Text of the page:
I’m into day four of the Clonard Novena. Some of my good friends ask me, 'How does a Zen Buddhist sit with Christianity?' My reply is from my heart: First I am a human being and from my Zen perspective I believe in nothing and respect everything.
When I was a child, at this time of year when the flags and the bunting went up our Protestant neighbours in Cupar Street would suddenly go quiet and not talk to me because I was a Catholic.
Nine day Clonard Novena returns after three years Covid restriction @ClonardMBelfast @barrabest @ATownNews @Louise_utv @frank_broadcast @bbcniweather @angie_weather @WeatherAisling @rtenews @GaryDonegan @GerryAdamsSF @FeileBelfast @WestBelfastPB @FallsResidents pic.twitter.com/1F0xFmbUqz— john mallon (@jmallon16) June 15, 2022
The curiosity within me made me wonder, What’s the difference? What do they know that I don't? What is that separates us? Sad to say, my childlike wisdom came up with fear not love. Fear of the other and in my enquiring mind I couldn’t find this thing called other. As far as I was concerned we are all the same: Hindu, Sikh, Muslim, Jew, Christian, Buddhist. We are all human beings.
I also discovered that they all had the same message and that is, as Christ said, What you do to the least of my brothers you do unto me. It’s not rocket science to work that one out — we are all one.
This was the message of the Novena the other day. Of course, I also feel at home in Clonard because I’m aware that Pope Francis has a soft spot for addicts.
Sometimes addictions can be viewed as the new leprosy and therefore addicts the new lepers. When it comes to funding, sadly mental health and especially addictions are bottom of the funding pile.
People are moving on John I attended the Novena at Clonard Monastery last night and the first sermon was from a Presbyterian rev the nationalist community applaud when he was finished you will not stop progress— goldenheart (@goldenhart1234) June 16, 2022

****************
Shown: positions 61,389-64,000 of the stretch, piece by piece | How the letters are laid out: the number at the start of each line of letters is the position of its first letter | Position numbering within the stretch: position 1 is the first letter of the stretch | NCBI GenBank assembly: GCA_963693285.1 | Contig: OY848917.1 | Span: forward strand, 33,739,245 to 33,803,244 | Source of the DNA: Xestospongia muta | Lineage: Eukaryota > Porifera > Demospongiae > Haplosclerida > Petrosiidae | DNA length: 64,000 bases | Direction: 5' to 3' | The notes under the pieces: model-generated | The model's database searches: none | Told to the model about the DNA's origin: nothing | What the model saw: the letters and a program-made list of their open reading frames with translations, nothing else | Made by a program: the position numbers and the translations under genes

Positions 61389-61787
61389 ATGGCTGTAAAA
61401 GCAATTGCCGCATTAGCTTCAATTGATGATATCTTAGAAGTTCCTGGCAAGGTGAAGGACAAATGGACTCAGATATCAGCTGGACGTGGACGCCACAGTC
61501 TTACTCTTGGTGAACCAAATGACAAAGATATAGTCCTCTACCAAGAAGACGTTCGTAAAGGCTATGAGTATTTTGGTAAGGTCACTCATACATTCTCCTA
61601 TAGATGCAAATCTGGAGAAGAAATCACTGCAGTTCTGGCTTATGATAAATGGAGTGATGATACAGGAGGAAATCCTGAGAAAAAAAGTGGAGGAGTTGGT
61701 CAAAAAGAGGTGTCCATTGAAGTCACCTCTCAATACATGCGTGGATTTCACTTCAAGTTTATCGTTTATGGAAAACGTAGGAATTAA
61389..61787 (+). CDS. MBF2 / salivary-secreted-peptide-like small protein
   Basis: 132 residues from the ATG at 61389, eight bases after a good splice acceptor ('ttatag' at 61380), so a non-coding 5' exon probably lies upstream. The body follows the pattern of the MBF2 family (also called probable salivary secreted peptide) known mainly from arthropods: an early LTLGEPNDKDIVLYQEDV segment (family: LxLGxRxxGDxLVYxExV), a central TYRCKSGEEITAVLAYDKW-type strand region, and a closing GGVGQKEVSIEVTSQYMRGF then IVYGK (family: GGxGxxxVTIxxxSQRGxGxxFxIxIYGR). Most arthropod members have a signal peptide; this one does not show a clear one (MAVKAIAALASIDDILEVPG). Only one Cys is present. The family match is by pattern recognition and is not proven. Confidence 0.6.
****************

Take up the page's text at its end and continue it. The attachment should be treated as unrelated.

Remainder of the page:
My heart broke when I heard the sister of one of the six addicts who died recently of addiction in Belfast tell how his addiction had taken him to living on the streets. A place I remember all too well back in the late seventies when I found myself living on the streets of Exeter, south England. I remember begging back then and folk walking by. I remember the feelings of shame, loneliness and despair that nobody cares.
I never chose to be homeless, I didn’t have a dream as a child that I would one day be living on the streets. This is where addiction brings us. It leads us into that dark place of separation and isolation where we not only become numb but we are also rendered silent. Silenced by shame, guilt and remorse.
Thank God for the Clonard Novena of 29 years ago that directed me to AA. I remember going to my first meeting a broken man and shaking like a leaf with fear. I believed I was the black sheep but when I entered the room of the meeting I found my tribe. This was my flock of black sheep who also knew the despair, the anguish and the fear.
However, they had discovered a solution. No longer was I alone. My friend John and I sat with a man a couple of days ago who was shaking like a leaf. That was me 29 years ago. No words had to be said, all we had to do was be there for him and in doing so he knew that he was not alone.
How lonely must it be for someone to sleep in a doorway of a shop in our city. Those who don’t know say, Well, that’s the individual's choice and we have to respect their choice. That is not respect. Respect is supporting our wounded people with housing, with treatment centres, with love and respect.
Addiction is a family disease, as I heard that young man’s sister say; everyone suffers – partners, friends, children and the wider community.
Let’s remember those wonderful words: What you do to the least of my brothers and sisters you do unto me. Let’s remember there is no such thing as the other. We are all one.